So, before completely understanding mission, we should first understand what is NOT your mission.

  1. Your job (doctor, pastor, lawyer, teacher) is not your mission – this is a mission FIELD, and a mission TOOL, but not the mission itself.
  2. Meeting your own earthly needs is not your mission – these are essential and necessary parts of life, but not your mission, for those without salvation need these things as well.
  3. Doing good works is not your mission – this is not mission, though they are good and blessed things, even the lost can (and do) do these things.

So what is mission?

  1. Mission is given by God to the saved, not to the lost.
  2. Mission is something only the saved can do, unsaved cannot do it. (Although some other religions may go on “missions” and claim to have “mission”, these are really just man-made (and man-appointed, all through an application process), and not God-given upon receipt of salvation (witness where you are, as you are, all the time). These kinds of missions also tend to be more like initiation into adulthood (“Leave As a Boy Come Home a Man”) rather than ongoing, lifelong witness to preach Christ’s salvation.

We all have same salvation – Ephesians 4:4-6: “4 There is one body and one Spirit, just as you were called to one hope when you were called; 5 one Lord, one faith, one baptism; 6 one God and Father of all, who is over all and through all and in all.” Also we have the same mission (fundamentally) – Matthew 28:19-20: “19 Therefore go and make disciples of all nations, baptizing them in the name of the Father and of the Son and of the Holy Spirit, 20 and teaching them to obey everything I have commanded you. And surely I am with you always, to the very end of the age.”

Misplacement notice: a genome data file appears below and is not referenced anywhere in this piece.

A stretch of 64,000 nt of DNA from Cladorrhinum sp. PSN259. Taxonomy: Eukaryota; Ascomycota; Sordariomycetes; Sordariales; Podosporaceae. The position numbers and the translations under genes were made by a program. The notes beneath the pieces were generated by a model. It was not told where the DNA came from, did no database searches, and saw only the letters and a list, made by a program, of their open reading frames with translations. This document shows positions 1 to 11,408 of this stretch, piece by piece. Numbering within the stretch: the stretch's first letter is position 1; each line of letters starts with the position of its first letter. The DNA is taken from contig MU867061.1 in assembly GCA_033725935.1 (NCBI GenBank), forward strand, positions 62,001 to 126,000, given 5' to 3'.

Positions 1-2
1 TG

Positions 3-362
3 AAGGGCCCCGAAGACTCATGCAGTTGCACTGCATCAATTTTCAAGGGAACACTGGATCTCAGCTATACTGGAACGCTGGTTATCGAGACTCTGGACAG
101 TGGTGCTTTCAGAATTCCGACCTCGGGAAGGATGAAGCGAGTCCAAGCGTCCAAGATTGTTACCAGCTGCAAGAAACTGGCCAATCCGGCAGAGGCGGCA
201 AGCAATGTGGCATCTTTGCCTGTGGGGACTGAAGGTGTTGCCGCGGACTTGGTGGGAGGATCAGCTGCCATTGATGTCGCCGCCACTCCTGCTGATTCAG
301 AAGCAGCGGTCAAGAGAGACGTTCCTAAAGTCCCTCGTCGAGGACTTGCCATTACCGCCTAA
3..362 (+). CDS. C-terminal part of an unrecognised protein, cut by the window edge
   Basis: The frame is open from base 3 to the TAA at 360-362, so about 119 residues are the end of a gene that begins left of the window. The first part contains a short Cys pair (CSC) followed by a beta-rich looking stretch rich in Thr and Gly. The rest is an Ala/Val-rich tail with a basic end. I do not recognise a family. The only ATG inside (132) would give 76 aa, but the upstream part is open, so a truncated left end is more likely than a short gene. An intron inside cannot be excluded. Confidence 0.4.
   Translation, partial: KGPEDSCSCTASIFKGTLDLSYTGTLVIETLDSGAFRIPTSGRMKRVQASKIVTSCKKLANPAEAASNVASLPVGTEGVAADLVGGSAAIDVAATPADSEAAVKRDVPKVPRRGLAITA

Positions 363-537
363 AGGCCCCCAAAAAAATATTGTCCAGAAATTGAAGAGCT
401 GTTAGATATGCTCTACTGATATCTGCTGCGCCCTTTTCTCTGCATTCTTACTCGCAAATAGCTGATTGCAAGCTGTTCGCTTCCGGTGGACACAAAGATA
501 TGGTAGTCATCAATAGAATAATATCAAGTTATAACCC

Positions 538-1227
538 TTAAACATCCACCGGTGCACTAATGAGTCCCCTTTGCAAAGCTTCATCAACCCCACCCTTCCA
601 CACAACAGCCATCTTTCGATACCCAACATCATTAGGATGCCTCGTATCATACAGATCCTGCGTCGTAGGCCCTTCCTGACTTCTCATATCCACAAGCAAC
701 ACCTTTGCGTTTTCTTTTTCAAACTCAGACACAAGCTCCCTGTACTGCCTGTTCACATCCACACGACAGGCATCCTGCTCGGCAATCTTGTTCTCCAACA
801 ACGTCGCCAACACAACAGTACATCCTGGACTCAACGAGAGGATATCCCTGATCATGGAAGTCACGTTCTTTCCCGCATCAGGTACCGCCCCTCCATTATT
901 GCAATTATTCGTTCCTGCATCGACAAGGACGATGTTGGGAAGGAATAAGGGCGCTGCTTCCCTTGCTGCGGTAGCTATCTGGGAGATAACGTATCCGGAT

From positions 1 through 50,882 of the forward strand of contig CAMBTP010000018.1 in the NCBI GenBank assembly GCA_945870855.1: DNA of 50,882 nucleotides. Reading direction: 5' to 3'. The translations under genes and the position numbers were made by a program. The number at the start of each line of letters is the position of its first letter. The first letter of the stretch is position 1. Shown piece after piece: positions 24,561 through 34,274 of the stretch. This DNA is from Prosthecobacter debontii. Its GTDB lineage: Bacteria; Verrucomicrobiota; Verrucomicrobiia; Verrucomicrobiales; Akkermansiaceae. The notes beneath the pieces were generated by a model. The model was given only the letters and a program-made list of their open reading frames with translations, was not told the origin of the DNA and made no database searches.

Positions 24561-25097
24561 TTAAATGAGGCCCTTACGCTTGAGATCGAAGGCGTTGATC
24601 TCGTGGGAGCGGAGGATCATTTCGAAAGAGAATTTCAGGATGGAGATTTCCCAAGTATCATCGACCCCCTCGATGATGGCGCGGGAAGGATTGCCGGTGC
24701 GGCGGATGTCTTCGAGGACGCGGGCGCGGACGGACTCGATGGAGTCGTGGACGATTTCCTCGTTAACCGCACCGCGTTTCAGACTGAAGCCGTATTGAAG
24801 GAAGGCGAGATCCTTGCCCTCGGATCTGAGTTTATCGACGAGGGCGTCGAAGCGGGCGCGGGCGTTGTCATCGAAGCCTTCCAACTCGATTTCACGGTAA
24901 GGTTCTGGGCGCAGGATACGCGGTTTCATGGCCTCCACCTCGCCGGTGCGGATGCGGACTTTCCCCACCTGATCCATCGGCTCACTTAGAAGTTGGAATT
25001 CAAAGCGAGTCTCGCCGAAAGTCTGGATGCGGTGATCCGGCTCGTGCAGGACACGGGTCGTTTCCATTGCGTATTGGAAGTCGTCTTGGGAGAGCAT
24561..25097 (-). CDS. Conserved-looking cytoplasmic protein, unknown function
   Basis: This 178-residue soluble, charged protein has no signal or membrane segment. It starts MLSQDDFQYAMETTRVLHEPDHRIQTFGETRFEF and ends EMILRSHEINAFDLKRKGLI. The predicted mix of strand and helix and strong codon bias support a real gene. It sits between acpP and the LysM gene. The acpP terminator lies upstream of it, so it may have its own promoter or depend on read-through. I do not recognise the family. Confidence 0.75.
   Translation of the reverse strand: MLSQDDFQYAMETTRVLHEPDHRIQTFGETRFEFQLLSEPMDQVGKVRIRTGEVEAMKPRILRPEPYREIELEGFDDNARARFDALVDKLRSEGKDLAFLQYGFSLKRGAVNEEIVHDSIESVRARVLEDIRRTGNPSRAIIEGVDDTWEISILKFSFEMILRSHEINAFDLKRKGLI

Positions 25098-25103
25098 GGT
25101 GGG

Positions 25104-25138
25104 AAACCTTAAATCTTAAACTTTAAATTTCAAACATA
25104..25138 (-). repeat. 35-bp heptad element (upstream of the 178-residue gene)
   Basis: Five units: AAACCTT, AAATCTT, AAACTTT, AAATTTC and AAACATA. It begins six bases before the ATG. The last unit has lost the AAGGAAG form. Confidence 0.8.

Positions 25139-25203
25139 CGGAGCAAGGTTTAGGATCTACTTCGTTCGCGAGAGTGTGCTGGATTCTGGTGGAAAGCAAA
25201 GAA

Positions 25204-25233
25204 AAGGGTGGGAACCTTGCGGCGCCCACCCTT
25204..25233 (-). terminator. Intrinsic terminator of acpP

Mission is no less valuable than life and salvation – but it is given only aftersalvation.

In this world, what is so valuable that you must risk and invest your whole life? What is more valuable than life itself? It is Mission. Because Mission SAVES OTHER LIVES. To win persons to Christ, we must evangelize, preach the gospel, that there is “good news of great joy to all men,” forever.

Acts 20:24 gives the clearest verse about Mission to those who are saved: “However, I consider my life worth nothing to me, if only I may finish the race and complete the task (mission)…” (same word in Greek) “…Jesus Christ has given me, the task of testifying to God’s grace.”

This is the MOST IMPORTANT THING. Because saving others is something we cannot do after death.

So then faith comes by hearing, and hearing by the word of God. Listen